The new president of the B.C. Fruit Growers' Association is distancing himself from his predecessor, Kirpal Boparai.
Vernon orchardist Jeet Dukhia was thrust into the top elected spot from the position of vice-president when Boparai resigned at an executive meeting Monday. Dukhia will serve only five weeks until the annual convention in Penticton in January and the election of a new executive.
"There was a grim feeling at the meeting when he announced he was resigning. We all feel bad, pretty sad. He had all the good intentions. He was a pretty hard worker, working hard for the growers," said Dukhia. "We are not perfect. We all make mistakes."
Boparai resigned after he was kicked out of the Okanagan Tree Fruit Co-op for selling his apples elsewhere. There were also allegations of threats and harassment of co-op employees, management and directors, a complaint he had not paid in full his Mexican farmworkers and concern he wouldn't work with the Sterile Insect Release program on a serious codling moth infestation in his East Kelowna orchards.
Dukhia said he was not friends with Boparai or any of the other members of the BCFGA executive
"I work closely with everybody to promote the causes of the growers. They are my business partners," he explained of their relationship.
Dukhia said he had "no idea" that Boparai was selling his apples elsewhere - according to the co-op - even though Boparai had a contract requiring him to take all his apples to the co-op.
"I know we don't do that in Vernon. I know all the growers in Vernon because I've been here 35 years. We sell to the co-op," said Dukhia. "Once you sign a contract, you have to abide by it. I will not do that. I like my co-op. I am committed to the co-op. Even if they have problems, we will try to rectify them."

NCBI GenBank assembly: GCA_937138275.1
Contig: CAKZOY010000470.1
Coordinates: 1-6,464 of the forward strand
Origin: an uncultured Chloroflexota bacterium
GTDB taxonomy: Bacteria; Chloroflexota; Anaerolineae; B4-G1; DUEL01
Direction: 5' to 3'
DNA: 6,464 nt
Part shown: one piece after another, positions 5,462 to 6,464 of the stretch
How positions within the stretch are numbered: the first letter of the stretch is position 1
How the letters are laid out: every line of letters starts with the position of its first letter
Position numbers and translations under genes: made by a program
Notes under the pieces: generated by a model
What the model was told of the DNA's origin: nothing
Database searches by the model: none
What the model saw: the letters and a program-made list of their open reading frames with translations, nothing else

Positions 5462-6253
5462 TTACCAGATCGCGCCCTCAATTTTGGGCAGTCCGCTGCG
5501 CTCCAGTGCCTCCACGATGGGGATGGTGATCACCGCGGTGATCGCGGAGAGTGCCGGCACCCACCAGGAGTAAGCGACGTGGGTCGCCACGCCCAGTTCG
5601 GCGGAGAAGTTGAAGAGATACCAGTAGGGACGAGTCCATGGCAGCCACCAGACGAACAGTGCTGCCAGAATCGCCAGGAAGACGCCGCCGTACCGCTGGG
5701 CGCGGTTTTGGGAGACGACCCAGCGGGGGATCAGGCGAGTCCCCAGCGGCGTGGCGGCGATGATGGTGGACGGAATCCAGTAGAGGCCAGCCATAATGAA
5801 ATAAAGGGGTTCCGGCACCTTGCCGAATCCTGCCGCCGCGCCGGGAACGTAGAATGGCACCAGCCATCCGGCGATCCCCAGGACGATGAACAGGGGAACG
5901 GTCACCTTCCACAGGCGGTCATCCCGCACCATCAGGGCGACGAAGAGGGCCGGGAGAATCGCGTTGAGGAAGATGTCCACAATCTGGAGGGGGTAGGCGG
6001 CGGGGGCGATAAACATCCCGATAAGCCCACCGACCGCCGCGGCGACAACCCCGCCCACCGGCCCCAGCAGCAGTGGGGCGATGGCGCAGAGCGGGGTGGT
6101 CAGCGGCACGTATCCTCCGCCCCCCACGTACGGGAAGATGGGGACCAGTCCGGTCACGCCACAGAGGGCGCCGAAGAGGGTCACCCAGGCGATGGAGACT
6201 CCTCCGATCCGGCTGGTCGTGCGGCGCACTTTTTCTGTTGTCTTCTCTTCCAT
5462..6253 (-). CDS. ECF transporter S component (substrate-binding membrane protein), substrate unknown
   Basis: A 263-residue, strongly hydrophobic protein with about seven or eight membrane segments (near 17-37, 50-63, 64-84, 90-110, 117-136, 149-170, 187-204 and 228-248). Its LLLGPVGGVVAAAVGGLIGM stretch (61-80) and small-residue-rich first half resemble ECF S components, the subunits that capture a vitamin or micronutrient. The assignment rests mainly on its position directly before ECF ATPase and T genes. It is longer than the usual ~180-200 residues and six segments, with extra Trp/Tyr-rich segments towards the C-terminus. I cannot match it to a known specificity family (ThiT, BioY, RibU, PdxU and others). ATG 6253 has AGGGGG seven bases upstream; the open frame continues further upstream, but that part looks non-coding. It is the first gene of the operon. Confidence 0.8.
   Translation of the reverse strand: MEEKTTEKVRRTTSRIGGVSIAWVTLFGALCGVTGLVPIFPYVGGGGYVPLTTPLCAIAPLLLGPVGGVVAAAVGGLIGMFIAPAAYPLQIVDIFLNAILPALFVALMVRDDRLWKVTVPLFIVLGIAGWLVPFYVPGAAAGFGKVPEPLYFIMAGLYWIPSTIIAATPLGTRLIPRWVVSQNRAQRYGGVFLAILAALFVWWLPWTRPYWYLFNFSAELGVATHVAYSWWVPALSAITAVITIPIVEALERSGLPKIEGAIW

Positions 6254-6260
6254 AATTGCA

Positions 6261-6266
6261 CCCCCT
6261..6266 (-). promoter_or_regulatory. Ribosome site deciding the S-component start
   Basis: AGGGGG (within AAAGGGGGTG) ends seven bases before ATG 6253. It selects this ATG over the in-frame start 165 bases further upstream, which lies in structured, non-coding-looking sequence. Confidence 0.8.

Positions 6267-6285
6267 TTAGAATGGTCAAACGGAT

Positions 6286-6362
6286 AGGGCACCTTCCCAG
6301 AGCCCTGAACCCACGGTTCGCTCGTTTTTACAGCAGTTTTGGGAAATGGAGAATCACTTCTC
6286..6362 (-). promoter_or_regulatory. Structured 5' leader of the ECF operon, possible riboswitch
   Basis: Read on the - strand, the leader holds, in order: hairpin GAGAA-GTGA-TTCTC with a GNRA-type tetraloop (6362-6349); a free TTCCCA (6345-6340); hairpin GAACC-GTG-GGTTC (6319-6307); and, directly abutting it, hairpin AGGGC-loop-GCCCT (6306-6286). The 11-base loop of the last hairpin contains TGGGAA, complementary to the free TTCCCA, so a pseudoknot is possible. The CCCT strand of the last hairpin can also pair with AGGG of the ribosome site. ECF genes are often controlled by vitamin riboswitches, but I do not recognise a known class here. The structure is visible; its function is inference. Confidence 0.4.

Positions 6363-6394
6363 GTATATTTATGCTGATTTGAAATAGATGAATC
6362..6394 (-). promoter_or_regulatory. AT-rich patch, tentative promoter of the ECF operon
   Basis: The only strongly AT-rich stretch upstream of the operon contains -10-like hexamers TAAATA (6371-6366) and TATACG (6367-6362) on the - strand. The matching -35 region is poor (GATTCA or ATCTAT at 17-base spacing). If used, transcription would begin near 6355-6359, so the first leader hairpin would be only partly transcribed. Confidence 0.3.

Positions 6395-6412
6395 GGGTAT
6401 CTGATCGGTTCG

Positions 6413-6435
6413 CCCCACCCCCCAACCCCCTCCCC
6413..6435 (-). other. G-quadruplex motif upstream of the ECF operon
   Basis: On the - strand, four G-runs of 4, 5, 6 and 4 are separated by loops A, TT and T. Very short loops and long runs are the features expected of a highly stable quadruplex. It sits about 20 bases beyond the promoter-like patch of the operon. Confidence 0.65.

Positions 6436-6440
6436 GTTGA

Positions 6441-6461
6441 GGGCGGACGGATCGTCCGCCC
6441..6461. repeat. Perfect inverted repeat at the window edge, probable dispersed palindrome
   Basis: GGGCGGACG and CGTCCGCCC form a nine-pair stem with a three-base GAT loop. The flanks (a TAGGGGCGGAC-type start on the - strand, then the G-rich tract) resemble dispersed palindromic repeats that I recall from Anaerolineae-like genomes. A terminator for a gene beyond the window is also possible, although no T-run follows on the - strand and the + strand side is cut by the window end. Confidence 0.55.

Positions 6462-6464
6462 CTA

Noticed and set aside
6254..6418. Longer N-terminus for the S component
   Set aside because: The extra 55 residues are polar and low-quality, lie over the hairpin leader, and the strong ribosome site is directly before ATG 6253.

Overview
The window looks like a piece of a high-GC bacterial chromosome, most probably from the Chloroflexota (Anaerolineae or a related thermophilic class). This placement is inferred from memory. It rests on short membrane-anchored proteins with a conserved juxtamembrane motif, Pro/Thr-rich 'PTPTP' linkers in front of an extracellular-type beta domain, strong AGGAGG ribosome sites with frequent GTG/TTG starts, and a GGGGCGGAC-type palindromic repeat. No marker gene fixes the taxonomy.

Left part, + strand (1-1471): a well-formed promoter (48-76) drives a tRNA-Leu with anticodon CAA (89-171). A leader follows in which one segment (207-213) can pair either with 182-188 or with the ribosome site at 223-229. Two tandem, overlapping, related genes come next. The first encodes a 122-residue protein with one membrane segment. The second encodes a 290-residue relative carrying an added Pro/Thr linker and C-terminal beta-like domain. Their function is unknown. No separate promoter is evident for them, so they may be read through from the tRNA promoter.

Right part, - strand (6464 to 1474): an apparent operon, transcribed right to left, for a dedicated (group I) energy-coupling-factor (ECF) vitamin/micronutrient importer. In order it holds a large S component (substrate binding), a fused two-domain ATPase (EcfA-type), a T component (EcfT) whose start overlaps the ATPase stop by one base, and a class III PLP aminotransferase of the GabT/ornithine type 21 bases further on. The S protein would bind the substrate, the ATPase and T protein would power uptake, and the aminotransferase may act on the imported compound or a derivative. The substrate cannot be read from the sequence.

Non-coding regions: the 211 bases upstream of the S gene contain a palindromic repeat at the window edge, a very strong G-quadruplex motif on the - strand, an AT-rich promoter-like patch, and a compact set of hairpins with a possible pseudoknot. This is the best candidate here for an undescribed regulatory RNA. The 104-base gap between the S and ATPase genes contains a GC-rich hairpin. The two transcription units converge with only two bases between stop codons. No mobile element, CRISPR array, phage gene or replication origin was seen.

Although he was a co-op member for more than three decades, Dukhia said he never heard the allegations of threats and harassment until they were published in this newspaper.
"I cannot confirm that because I was not there. I don't know if that's true or not. And Kirpal never mentioned that to me. The only time we meet each other is in the meetings. We don't talk his personal business. People who know me really well know I don't go into people's personal business. When I'm in the meeting, I want to talk business," he said.
Dukhia thinks Okanagan fruit growers now face competition from Washington state as a result of Premier W.A.C. Bennett signing the Columbia River Treaty, which provided cheap water and cheap power to the Wenatchee and Lake Chelan desert area.
Fruit production in the Okanagan has dropped to 17,000 from 53,000 acres , he said.
By comparison, that area of Washington state now has more than 100,00 acres of fruit production.
Vernon used to have three canneries to process vegetables and five fruit packinghouses, he noted. Now, there are none.
"We were doing pretty good before the Columbia River Treaty. Without fruit, without orchards and vineyards, what would we look like here in this valley? Very ugly and a $100-million, $150-million business goes down the drain."